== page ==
3.2) Solar renewable technologiesThere different modes of solar powertechnologies and this project is focusing on: Solar Photovoltaic and Solar HotWater. Solar Photovoltaic Figure 1Solar photovoltaic (PV) areincorporated to convert sunlight into usable electricity for business use ofhome appliances. They are designed in a way that when the sunrays hit the solarpanel array as illustrated in the above diagram (Figure 1).
They generate directcurrent electricity commonly known as DC power. In this type of connection, thegenerated DC power flows to the inverter where it is converted to alternatingcurrent (AC) that is consumable for domestic or industrial use. In cases whereall the electricity generated is not fully used for home appliances, it is fed to the utility grid through the utilitymeter where it can be stepped up for more utility like in industries. Solar hot water This another type of solar power inthat the heat from the sun is used to generate power by the use of solarpanels.
The generated power is used to boil water which can be used for severaluses like: driving steam turbines or steam engines. A typical setting thesystem is as illustrated in the above diagram (Figure 2). Energy from the solarpanel is directed bypassed through a controller and later to the heating coilsand a pump to the boiler where water is heated to the required temperature (Boxwell, 2017). All this is done in an enclosedcompartment to avoid energy losses to the atmosphere and to maintain acontinuous heat gradient. 4) Energy storage andoff-grid livingSolar energy is absent during thenight and present in daytime hours. Due to this limitation, there is the needof having storage elements like the use of batteries to store energy during theday that is intended for night hours. Such batteries act as back-up plan forsolar energy users in case the grid goes down.
5) Financial incentives and project budgetThe initial cost of installation of thesolar system for Oregon farmers can be a considerable and that calls forinvestors and government to chip in and provide funds and grants to willingfarmers. The encouraging factor is the low level of maintenance requires forsolar power systems.Budget of a Sample Solar PV ProjectProject name: Renewable energy for FarmersDeveloper: Modern FarmingLocation: Salem, OR Project Type: SolarProject Size: 8 kilowatt solar PV system with an estimate of9146kWh annuallyProject Cost: $48,000The project is to be financed by theOregon Federal tax credit and the Oregon energy department in form of grantsand, a rebate from the energy trust situated in Oregon. The remaining cost willbe self-financed. Project financing fromexternal bodiesFederal tax credit $14,500ODOE tax credit $10000Private financing $13400Energy trust of Oregon $10100Total cost $48000TimelineThe research for the proposed projectis estimated to last for 3.5 years. In this period, there will be constructionof suitable areas to place the solar panels and security will be a major factorwhen selecting the location. Construction and instalment of utility grids andinstallation of connecting devices to various farms and homes will take about 2years.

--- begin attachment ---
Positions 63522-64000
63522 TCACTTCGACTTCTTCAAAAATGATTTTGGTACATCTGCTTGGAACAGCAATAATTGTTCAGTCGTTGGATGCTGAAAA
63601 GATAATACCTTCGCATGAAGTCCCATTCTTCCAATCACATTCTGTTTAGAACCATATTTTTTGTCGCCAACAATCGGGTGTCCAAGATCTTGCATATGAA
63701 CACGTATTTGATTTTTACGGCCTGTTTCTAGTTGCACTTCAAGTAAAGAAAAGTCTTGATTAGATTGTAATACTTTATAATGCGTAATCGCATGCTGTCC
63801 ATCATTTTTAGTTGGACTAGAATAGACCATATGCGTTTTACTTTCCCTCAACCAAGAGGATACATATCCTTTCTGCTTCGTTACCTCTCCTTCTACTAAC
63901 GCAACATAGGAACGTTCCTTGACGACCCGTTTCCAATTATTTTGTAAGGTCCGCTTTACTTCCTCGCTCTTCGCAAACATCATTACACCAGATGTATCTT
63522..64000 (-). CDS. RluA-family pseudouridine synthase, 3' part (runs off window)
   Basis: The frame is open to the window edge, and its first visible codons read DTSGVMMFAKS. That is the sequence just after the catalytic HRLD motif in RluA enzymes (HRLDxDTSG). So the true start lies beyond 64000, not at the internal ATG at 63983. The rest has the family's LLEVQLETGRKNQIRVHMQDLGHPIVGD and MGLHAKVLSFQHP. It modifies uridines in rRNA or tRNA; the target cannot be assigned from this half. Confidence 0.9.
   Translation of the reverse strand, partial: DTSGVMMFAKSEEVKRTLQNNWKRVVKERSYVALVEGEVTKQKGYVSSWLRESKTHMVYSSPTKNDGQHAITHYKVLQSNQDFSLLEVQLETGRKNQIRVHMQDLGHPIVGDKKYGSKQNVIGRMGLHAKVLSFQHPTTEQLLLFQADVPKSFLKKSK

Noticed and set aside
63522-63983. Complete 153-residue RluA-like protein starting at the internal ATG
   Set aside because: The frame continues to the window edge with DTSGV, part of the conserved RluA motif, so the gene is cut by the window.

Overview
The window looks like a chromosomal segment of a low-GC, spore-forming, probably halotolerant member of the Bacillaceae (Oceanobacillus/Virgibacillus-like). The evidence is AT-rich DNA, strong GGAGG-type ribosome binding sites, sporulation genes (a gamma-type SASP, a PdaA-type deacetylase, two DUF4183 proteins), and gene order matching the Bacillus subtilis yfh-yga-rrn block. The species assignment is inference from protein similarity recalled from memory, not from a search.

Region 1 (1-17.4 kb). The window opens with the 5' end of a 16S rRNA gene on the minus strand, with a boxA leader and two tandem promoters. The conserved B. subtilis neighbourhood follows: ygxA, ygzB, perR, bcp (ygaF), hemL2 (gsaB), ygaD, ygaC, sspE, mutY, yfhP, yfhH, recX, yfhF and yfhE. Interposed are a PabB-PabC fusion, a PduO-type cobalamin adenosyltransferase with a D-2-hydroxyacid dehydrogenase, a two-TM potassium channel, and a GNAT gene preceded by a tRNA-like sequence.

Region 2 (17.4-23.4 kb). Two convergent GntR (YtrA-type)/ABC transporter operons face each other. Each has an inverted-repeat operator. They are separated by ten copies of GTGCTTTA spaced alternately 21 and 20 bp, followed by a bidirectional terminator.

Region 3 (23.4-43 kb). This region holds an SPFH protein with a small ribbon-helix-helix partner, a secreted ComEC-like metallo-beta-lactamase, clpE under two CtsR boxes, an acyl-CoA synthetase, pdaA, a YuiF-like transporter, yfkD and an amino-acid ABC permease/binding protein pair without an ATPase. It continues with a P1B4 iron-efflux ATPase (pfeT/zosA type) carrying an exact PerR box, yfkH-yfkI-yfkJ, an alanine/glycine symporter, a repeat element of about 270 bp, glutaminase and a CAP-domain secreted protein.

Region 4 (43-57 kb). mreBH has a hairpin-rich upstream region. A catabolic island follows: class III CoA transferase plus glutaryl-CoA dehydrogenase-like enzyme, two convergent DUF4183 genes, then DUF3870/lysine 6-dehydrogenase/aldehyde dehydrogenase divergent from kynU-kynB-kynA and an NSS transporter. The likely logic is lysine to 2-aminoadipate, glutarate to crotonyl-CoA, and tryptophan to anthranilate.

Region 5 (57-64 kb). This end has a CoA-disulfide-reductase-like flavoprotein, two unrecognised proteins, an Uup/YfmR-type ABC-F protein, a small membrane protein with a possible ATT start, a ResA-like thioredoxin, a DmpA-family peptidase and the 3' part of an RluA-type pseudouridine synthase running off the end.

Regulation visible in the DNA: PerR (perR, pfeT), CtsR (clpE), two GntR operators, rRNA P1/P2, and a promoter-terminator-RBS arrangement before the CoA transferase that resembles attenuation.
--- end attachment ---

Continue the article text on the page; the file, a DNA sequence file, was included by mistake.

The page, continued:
One year will be used to test the power generated by the system and ensure that it is workingsmoothly and in case of any adjustment, this will be the suitable moment. Thefinal six months will be for commissioning the project and declaring it a worthinvestment. 6) ConclusionSolar power energy, as seen in theproject report, gives a cheap and alternative source of power that farmers canincorporate not only on their farming activities but also in the domestic use.This does not call for a halt in the production of power by the use of fossilfuels but provides an alternative of helper in the provision of energy.
Manyfarmers especially in rural areas see this as a brilliant idea but lack thecapital to initiate the process. There is also the need for investors to takeheed of providing the expertise needed to educate people on how to operate themachinery designed for solar power to avoid damages or accidents. These aresome the factors that need to be taken into consideration before the project iscompleted and commissioned. In conclusion, incorporation of solar energy infarming is not a project proposed for Oregon farmers but can also beincorporated in rural areas where electricity is still lacking. Initialelectricity installation can be difficult especially in rural areas where thegeography is harsh like in valleys or mountain or rocky areas where naturalcatastrophes are rampant. This will ensure farmers have access to energy inlower cost as compared to use of fossil fuels or wind power that is fluctuatingand unreliable.